Unique and universal identifiers exist for almost every product bought and sold today – commonly introduced to remove ambiguity and increase confidence and efficiency in supply chains. The fine wine market has long suffered from problems associated with complex product names, making transactions prone to error and delay. Yet despite the high value of the product and its unique supply chain, it was not until 2011 with the introduction of the Liv-ex Wine Identification Number (LWIN) that an industry standard was available for fine wine. Neil Taylor, Head of Data services at Liv-ex, takes a look at the role and value of universal identification in the fine wine market.
Identifying exactly the right book, retail product or house amongst many millions of others is nothing new for the professionals and traders in these industries. For the book industry it is the International Standard Book Number (ISBN), for the retail sector it is the Global Trade Identification Number (GTIN), whose agencies administer the barcoding system, and for property in the UK it is the Unique Property Reference Number (UPRN). Each is a standardised and universal numbering system that is designed to avoid error in communication, transfer and referencing. They remove the need to rely on written descriptions and provide the key to establishing which item in one database corresponds to which item in another database – especially valuable in transactions between organisations.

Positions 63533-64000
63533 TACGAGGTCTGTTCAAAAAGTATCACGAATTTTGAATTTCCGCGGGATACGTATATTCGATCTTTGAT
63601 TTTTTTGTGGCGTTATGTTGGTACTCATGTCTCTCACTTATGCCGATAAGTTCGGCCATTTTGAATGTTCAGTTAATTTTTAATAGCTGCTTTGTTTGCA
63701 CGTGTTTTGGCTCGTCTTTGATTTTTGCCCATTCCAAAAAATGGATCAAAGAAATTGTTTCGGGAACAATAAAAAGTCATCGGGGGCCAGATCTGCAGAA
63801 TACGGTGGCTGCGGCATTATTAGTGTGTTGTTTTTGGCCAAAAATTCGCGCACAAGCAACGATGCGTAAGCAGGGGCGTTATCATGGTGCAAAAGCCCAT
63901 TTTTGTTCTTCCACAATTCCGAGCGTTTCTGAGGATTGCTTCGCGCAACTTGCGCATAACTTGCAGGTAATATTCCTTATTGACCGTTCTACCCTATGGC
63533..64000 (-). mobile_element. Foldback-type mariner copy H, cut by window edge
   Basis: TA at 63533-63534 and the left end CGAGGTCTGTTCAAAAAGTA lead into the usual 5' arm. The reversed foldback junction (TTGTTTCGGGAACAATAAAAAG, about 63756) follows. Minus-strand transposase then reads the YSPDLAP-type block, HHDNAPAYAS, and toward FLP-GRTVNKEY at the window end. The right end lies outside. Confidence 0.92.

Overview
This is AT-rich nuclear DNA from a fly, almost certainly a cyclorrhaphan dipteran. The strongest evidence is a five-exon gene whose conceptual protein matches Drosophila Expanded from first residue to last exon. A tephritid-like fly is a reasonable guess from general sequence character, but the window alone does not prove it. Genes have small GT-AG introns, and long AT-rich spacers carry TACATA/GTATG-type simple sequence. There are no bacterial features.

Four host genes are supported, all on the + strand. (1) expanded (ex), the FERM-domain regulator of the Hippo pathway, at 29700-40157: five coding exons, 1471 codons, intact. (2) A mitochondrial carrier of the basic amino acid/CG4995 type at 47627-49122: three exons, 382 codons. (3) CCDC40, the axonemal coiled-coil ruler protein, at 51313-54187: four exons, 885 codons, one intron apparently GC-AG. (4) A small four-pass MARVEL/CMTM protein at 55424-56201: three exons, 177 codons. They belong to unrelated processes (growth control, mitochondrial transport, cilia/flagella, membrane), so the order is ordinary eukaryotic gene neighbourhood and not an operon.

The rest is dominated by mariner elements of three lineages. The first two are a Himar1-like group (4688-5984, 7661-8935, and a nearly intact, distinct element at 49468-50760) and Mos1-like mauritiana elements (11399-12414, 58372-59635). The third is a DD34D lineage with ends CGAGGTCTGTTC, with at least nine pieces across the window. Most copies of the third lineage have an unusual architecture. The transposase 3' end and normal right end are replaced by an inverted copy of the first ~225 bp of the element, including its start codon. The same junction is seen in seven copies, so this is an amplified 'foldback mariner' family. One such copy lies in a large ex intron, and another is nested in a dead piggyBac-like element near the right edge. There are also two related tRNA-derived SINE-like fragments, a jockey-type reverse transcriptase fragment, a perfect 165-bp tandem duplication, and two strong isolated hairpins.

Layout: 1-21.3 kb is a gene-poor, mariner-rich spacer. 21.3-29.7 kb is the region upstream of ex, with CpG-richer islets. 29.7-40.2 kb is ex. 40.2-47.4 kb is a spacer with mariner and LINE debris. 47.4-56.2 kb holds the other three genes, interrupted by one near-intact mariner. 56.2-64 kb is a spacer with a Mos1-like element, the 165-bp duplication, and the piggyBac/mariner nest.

Fine wine producers and traders have traditionally adopted different naming conventions for their products, often depending on which parts of the wine label they feel are the most important. It is an issue the industry has adapted to for hundreds of years and is further compounded by variations, abbreviations and contractions. “Grange” for example, is widely understood as “Penfolds”, despite there being over 200 wines with “Grange” in their title.
For humans it is possible (although not always) to understand the subject matter. The same cannot be said for computers. Very rarely is the full name of a wine used. Even less frequently is it written or keyed consistently in every system, document or form when fine wine is created, transported, marketed, bought, sold or stored. In fact, details of wine are commonly recorded more than ten times for a single transaction and repeated many times over in the life of a wine.
The value of fine wine traded across the globe has grown to an estimated $4bn annually today. This figure points to a growing audience for fine wine and rising volumes being traded in every part of the world, particularly via the internet. Increased demand, greater price transparency and lower margins are driving the need for efficiency through technological automation. The imperative is for transactions to be ‘right first time’.
Errors cost time and money. Computer systems need to be able to communicate to increase automation and efficiency, grow capacity and reduce error. It takes time to manually transfer details from fine wine stock and storage systems to a warehouse system; or from a sales ledger to the ‘goods out’ process. Even the most conscientious administrator can make mistakes. By introducing its own standard identifier the fine wine market can reduce costs and trade settlement times and remove risk. Ultimately the aim is to increase confidence across the supply chain and improve the experience for stakeholders and collectors at every stage.